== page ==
As he is returning to Ethiopia, he is seated in his chariot reading from the prophet Isaiah. This is amazing to see. Philip has not idea what he is going to experience when the angel of the Lord sent him to this road, but he encounters an Ethiopian eunuch reading Isaiah.
vs 29 --
The Spirit says to Philip, "Go over and join this chariot." Let's take a moment to consider this. Luke records that the "Spirit said to Philip." Does Luke mean that the Holy Spirit spoke in an audible voice? No. That's not the impression we are left with here. The Holy Spirit of God doesn't speak with an audible voice, and the Father and Son only speak with an audible voice on rare occasion. So what does Luke mean when he records the "Spirit said"? He means the Holy Spirit of God prompted and communicated the will of God to the soul and heart of Philip. The Holy Spirit made clear to Philip, through this prompting and conviction, that he was to go to the road that goes from Jerusalem to Gaza.
Two things we need to be careful about as 21st century believers today. Two ditches we need to watch out for. One ditch is we believe every thoughts and idea we have is "God speaking to us." There have been a lot of people say "God told me" to justify a lot of things He never said at all. And if you're not careful you get the Wild Wild West of "God told me" happening. The second ditch to avoid is thinking the Holy Spirit doesn't speak and prompt us to action today in the way we see here in Acts 8 (and Scripture as a whole).
The Holy Spirit of God speaks to us. The Spirit prompts and guides, convicts and leads, in such a way that we can know the Lord is directing and speaking.
STORY -- A little over eight years ago, Katrina and I were one day from closing on a piece of property that we were going to build a house on. We lived in Mt Juliet, and the property was in Lebanon, about 5 miles from the church. The day before our closing, I was at a conference in Nashville, listening to a guy preach. As he was preaching, the Holy Spirit spoke to me so clearly (not audibly, but with an inner-conviction and leading) that we were not supposed to buy that land and build, but rather, move very close to the church, specifically within a mile. A shot of fear ran through my body because 1. this was a massive decision (we already had a bank involved, house plans drawn up) and 2. I knew Katrina was not going to be happy. And it was her birthday. She was out to lunch with a friend, and I texted her that we needed to talk. I told her the Lord had spoke to me and we were not supposed to go forward. To say she was devastated is understatement. She cried and cried. She didn't talk to me for like 3 weeks. LOL But I knew that I knew. I feared disobeying God more than I fear disappointing her, even thought there was nothing about disappointing her that I wanted anything to do with. We began looking at houses near the church. We went and looked at several on the market. Then we came to the house we are in now. It had sat empty for a year. They were selling it for crazy cheap. We ended up buying it. And a result of living where we live, we were able to be close enough to both church and Cumberland, that we were able to host students at our house (like Anthony Knight, Lamar Quezaire, Trell Ross, Larry Davis). It was through time spent with these young men that not only their faith grew, but callings to ministry. This never happens if we're 5 miles from church because none of them had cars. And the distance from our house to the old church? 1 mile. The distance from our house to our new church? 1 mile.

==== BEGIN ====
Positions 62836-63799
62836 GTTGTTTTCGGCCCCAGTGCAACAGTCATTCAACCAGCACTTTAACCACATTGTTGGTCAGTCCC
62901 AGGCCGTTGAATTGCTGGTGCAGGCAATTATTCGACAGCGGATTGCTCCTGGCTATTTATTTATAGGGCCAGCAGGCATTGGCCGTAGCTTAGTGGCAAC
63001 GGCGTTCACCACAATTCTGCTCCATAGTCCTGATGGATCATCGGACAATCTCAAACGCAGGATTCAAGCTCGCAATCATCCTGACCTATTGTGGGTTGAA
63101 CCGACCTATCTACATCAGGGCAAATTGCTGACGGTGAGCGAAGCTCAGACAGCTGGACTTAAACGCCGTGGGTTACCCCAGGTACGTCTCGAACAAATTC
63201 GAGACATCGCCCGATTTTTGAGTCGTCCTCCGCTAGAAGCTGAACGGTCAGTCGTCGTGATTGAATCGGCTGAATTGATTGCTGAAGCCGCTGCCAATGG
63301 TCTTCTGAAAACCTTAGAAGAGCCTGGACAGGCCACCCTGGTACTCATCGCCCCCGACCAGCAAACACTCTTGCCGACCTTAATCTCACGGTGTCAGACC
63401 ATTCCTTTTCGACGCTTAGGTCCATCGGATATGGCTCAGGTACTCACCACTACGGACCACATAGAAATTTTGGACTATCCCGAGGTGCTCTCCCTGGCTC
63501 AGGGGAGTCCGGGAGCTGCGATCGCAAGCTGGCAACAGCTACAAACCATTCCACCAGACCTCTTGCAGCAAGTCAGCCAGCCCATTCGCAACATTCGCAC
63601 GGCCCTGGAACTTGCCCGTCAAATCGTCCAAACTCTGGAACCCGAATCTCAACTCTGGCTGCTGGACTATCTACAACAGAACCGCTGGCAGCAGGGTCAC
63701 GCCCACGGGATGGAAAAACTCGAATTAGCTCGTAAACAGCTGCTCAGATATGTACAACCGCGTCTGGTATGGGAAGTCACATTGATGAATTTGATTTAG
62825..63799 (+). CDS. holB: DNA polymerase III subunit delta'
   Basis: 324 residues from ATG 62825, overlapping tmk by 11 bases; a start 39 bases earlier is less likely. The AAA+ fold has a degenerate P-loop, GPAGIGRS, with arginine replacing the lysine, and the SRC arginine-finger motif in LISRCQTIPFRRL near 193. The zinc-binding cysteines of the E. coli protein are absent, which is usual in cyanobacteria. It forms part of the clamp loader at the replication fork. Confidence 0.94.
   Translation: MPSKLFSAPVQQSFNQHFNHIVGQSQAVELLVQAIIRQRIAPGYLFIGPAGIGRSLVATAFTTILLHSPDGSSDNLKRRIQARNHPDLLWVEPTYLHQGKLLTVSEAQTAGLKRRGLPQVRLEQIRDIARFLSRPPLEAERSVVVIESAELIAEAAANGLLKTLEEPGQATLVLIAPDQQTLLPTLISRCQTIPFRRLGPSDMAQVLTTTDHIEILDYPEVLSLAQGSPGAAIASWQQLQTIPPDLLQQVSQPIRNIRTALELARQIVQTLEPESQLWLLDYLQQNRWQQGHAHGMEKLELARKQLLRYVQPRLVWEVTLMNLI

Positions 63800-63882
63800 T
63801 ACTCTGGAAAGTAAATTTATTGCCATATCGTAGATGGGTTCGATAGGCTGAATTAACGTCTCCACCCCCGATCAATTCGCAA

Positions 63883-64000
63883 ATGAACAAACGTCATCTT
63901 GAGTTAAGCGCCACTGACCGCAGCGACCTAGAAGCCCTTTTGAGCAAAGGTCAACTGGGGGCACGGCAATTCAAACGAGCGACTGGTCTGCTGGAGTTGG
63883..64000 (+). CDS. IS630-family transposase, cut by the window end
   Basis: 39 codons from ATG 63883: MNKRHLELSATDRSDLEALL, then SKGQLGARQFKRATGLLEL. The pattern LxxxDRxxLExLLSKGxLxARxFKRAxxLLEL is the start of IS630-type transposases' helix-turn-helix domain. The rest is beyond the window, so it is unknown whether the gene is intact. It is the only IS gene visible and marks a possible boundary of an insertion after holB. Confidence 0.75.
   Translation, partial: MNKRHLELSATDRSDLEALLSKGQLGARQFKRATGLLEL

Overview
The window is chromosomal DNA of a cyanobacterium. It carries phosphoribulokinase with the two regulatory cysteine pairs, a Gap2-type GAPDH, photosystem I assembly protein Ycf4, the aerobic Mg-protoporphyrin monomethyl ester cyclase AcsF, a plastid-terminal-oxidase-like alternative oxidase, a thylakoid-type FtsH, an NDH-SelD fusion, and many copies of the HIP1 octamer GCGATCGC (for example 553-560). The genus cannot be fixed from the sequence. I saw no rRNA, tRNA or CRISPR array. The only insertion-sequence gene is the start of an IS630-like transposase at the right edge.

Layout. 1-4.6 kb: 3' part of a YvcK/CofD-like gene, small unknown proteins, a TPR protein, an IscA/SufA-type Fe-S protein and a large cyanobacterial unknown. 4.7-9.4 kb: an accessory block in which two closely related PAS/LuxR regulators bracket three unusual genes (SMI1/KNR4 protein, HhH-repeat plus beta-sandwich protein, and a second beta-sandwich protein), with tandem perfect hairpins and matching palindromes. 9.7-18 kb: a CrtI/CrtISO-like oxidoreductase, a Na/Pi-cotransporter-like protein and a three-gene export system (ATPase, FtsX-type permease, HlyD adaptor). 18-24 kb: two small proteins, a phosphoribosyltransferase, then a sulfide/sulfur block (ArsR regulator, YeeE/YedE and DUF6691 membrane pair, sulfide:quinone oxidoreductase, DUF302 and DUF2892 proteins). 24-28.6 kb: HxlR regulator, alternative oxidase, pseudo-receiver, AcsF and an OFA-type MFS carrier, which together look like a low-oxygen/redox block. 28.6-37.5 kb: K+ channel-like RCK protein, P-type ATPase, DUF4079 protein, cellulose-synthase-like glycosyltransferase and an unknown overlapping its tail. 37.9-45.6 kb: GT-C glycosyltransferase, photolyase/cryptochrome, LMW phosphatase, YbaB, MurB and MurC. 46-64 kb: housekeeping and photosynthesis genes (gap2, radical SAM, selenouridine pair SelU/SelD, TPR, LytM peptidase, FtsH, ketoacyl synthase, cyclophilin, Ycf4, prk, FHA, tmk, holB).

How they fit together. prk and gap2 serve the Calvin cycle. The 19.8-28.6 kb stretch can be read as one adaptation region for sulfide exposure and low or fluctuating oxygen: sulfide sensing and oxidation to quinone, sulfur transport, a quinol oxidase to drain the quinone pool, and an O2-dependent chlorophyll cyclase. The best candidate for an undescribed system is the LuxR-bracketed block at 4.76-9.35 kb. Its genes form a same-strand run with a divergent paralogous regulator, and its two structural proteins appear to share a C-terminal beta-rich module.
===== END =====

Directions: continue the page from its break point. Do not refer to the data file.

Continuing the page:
I knew the Holy Spirit said. My point in telling this story is to say the Holy Spirit does speak through these inner-leadings, promptings, and convictions. A few things when trying to discern this: 1. does it conflict with Scripture? If it conflicts with Scripture, then it isn't of God. 2. is this something I want God to speak to me (in other words: is this something self-serving I can mask with spiritual language?)?